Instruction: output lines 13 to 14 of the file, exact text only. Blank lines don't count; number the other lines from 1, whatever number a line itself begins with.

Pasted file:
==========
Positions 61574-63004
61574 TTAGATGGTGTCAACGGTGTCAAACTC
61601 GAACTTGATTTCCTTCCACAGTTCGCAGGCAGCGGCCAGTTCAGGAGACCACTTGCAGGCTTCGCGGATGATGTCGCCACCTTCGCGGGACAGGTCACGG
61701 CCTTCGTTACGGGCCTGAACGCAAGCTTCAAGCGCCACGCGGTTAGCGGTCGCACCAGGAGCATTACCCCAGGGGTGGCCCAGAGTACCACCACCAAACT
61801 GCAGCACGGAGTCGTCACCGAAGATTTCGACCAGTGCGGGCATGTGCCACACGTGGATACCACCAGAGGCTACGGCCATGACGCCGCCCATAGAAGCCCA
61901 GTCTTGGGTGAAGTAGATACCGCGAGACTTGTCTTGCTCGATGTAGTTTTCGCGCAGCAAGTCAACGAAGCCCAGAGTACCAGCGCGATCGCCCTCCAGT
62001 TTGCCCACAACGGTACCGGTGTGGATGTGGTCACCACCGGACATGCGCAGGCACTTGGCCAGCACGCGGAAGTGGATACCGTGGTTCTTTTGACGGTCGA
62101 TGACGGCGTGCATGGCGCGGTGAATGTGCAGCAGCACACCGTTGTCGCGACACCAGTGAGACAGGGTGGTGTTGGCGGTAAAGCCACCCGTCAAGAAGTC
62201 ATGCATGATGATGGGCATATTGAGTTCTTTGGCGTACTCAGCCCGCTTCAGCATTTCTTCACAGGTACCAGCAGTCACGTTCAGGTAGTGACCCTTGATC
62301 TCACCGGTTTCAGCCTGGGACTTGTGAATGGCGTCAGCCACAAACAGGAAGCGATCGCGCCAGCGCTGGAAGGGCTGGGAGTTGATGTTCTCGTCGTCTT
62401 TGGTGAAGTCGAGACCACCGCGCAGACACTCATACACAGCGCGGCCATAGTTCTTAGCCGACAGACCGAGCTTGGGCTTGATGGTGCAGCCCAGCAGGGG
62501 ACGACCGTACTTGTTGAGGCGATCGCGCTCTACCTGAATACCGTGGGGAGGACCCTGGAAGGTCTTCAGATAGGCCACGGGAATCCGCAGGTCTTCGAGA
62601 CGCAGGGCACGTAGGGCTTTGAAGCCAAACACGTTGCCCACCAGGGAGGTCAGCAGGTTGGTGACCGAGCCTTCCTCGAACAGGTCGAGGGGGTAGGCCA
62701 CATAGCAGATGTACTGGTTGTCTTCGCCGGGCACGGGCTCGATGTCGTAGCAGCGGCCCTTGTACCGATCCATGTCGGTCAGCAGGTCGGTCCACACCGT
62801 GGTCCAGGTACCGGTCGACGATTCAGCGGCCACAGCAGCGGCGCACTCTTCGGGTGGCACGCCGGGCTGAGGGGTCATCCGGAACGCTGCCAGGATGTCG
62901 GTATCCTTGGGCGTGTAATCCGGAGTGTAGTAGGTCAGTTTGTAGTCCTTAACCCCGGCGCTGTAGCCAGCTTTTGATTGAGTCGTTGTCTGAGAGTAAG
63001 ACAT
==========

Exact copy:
62601 CGCAGGGCACGTAGGGCTTTGAAGCCAAACACGTTGCCCACCAGGGAGGTCAGCAGGTTGGTGACCGAGCCTTCCTCGAACAGGTCGAGGGGGTAGGCCA
62701 CATAGCAGATGTACTGGTTGTCTTCGCCGGGCACGGGCTCGATGTCGTAGCAGCGGCCCTTGTACCGATCCATGTCGGTCAGCAGGTCGGTCCACACCGT